Everyone has a different reason for traveling. For some it is the excitement of getting away from their day to day lives, for others, it is having the chance to learn more about unique cultures and taking in the new scenery. But, if there is one thing that most of us have in common, it is the love of trying new food.
Thanks to globalization, most of the world has become used to a more “westernised” diet, and Africa is no exception to this. Here you will find all the good (and the bad) kind of meals that we have all come to know and love, from big fast food chains to haute European cuisine. But, if you’re after a more authentic safari experience then there is nothing better than sampling a region’s local food.
For some people, this can be daunting as Africa is home to some of the most peculiar delicacies in the world. So, if you want to know what you can expect to munch down on in Africa’s top three safari destinations, then keep reading!
Beef Ugali with spinach and carrot
Tanzania is a truly paradisiacal region! There aren’t many places on earth where you can go from viewing the big five in their natural habitat to lazing on pristine beaches while sipping on cocktails served in freshly picked coconuts.
Not only is it home to famous safari hotspots such as the Serengeti National Park and the Ngorongoro Crater, but you will also find an array of delicious delicacies that will give you a taste of the regions culture and history.
The food here is both unique and extremely varied as the region is home to around 120 ethnic groups, as well as people from European and Asian descents, which have all influenced the country’s cuisine. Think coffee plantations from Germany, tea plantations from Britain (obviously), spices from Muslim descent, and starches brought in from the days of the Portuguese rule.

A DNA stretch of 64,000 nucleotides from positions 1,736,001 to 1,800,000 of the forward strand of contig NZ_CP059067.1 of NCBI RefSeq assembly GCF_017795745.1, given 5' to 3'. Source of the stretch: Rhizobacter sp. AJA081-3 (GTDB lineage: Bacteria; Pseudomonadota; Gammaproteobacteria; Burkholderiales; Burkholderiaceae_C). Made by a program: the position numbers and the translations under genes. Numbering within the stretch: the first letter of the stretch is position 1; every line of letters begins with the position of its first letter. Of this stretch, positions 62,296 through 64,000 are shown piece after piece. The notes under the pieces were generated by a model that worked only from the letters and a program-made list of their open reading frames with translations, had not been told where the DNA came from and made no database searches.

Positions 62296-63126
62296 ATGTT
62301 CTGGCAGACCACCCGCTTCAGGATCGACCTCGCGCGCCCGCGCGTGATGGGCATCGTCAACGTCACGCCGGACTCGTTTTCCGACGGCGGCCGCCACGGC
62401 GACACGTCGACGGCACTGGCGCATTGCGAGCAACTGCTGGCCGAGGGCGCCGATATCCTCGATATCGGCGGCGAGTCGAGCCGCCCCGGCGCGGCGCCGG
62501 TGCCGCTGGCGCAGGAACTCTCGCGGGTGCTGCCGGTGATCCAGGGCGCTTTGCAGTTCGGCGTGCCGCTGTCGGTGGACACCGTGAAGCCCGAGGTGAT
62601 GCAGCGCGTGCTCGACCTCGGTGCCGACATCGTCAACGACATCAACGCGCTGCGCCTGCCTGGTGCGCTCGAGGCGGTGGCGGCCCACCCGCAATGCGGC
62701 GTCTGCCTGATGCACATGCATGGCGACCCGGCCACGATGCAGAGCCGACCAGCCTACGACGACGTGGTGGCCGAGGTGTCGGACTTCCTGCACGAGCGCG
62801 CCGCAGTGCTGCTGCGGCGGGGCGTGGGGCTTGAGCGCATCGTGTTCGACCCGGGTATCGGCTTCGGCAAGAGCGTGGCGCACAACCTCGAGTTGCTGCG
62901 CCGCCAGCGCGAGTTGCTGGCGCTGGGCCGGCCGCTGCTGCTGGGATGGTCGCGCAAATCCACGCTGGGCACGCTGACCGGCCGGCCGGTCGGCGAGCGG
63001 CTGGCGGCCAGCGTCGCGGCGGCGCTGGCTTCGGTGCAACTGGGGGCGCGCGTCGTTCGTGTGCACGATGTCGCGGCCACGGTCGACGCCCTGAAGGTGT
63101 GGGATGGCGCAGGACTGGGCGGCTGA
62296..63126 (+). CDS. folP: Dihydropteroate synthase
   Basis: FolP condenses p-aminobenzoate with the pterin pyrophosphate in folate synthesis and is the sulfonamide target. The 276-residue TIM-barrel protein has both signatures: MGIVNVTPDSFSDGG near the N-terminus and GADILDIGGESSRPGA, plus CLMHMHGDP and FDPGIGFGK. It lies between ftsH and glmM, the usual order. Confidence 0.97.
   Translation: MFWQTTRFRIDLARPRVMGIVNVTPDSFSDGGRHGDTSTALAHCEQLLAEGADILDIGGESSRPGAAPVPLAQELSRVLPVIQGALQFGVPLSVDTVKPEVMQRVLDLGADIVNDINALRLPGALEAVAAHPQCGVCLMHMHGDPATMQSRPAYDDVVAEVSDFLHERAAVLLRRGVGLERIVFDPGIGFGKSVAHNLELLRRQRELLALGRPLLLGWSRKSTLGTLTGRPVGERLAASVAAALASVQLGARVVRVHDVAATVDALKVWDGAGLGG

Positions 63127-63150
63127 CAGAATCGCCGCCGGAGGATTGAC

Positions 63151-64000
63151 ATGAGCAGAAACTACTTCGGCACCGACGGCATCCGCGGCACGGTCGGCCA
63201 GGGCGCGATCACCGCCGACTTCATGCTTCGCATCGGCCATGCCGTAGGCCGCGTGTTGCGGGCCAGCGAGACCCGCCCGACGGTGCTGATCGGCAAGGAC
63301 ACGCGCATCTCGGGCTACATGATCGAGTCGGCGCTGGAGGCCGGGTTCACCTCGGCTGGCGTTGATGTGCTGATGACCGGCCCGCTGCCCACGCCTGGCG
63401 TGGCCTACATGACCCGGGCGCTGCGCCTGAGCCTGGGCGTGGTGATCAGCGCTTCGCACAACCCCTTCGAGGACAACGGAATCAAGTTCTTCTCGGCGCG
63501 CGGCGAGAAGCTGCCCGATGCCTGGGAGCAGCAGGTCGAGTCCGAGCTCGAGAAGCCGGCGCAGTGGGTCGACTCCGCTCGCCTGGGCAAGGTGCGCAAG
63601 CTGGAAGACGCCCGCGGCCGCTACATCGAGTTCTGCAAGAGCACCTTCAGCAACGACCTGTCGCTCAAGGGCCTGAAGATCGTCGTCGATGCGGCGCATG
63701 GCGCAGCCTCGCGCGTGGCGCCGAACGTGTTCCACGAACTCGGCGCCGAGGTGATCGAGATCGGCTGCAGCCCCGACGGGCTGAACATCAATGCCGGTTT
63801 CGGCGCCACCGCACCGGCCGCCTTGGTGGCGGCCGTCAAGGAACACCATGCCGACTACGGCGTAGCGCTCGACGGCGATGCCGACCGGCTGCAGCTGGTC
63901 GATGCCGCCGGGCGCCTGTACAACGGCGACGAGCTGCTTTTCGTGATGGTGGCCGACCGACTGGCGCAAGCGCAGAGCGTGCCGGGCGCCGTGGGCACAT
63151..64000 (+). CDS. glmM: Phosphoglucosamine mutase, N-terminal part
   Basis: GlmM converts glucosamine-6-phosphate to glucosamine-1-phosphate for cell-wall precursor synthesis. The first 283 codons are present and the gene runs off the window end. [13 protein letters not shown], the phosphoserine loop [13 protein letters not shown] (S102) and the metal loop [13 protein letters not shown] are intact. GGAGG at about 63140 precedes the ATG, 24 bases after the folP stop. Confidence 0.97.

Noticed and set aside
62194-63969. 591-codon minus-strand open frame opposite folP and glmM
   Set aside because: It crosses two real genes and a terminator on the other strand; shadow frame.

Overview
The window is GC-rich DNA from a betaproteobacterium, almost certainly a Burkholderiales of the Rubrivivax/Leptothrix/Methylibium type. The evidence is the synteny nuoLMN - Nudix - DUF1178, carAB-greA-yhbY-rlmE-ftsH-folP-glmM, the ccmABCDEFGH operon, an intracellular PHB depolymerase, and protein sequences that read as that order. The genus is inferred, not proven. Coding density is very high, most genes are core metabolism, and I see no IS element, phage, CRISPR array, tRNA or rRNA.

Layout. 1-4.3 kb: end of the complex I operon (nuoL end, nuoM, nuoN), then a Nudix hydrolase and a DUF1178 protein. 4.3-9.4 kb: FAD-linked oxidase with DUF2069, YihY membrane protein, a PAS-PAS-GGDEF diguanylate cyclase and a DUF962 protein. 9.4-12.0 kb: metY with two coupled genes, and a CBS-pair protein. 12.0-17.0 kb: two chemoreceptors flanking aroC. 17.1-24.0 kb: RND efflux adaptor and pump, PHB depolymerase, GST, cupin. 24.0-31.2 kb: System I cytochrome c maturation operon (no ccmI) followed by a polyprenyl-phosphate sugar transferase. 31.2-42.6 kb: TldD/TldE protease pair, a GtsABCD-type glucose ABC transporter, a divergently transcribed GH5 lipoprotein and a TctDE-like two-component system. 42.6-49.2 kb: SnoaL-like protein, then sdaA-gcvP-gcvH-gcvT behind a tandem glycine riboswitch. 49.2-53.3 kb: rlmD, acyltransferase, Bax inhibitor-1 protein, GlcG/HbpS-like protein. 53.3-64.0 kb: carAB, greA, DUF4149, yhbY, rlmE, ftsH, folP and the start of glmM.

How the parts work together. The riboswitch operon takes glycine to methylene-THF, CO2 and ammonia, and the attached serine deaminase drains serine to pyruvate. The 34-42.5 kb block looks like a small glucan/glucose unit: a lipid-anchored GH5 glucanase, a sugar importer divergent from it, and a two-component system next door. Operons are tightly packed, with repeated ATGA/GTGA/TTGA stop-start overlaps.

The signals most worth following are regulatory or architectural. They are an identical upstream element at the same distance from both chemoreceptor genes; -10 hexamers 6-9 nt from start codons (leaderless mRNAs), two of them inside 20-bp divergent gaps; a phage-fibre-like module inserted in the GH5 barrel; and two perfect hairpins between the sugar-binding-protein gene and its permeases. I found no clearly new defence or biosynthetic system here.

It might seem like a strange combination, but it all blends into mouthwatering delicacies that are full in flavor and tradition. While sitting around the dinner table, it can be easy to just dig into sumptuous dishes by the likes of ugali, coconut bean soup, and Ndizi Kaanga, but it is important to remember table manners; especially if you ’re on a cultural safari or eating in a local’s home.
Traditionally speaking, Tanzanians eat their meals sitting on a floor mat or a low table and usually begin with a ceremonial hand washing, using a large bowl of water and a towel. While eating, it is a sign of respect to use your right hand (even if you’re left-handed) as the right hand is perceived as ‘the pure hand’ whereas the left hand is considered to be unclean.
Personal recommendation: If you’re in the mood for a sweet treat then definitely try out a Mandazi together with Tanzanian Chai tea
Kenya is regarded as one of the world’s original safari destinations and with good reason. The country is home to iconic landscapes that are filled with over 25,000 different animal species, which make it ideal for first-time safari explorers and expert nature enthusiasts.
The months of June and September are very popular for safaris as it is prime time to watch the annual great migration, in which millions of wildebeest stampede from Tanzania to the Maasai Mara in search of fresh food and water. But, it’s not just the migrating animals that have great food to look forward to when traveling to Kenya.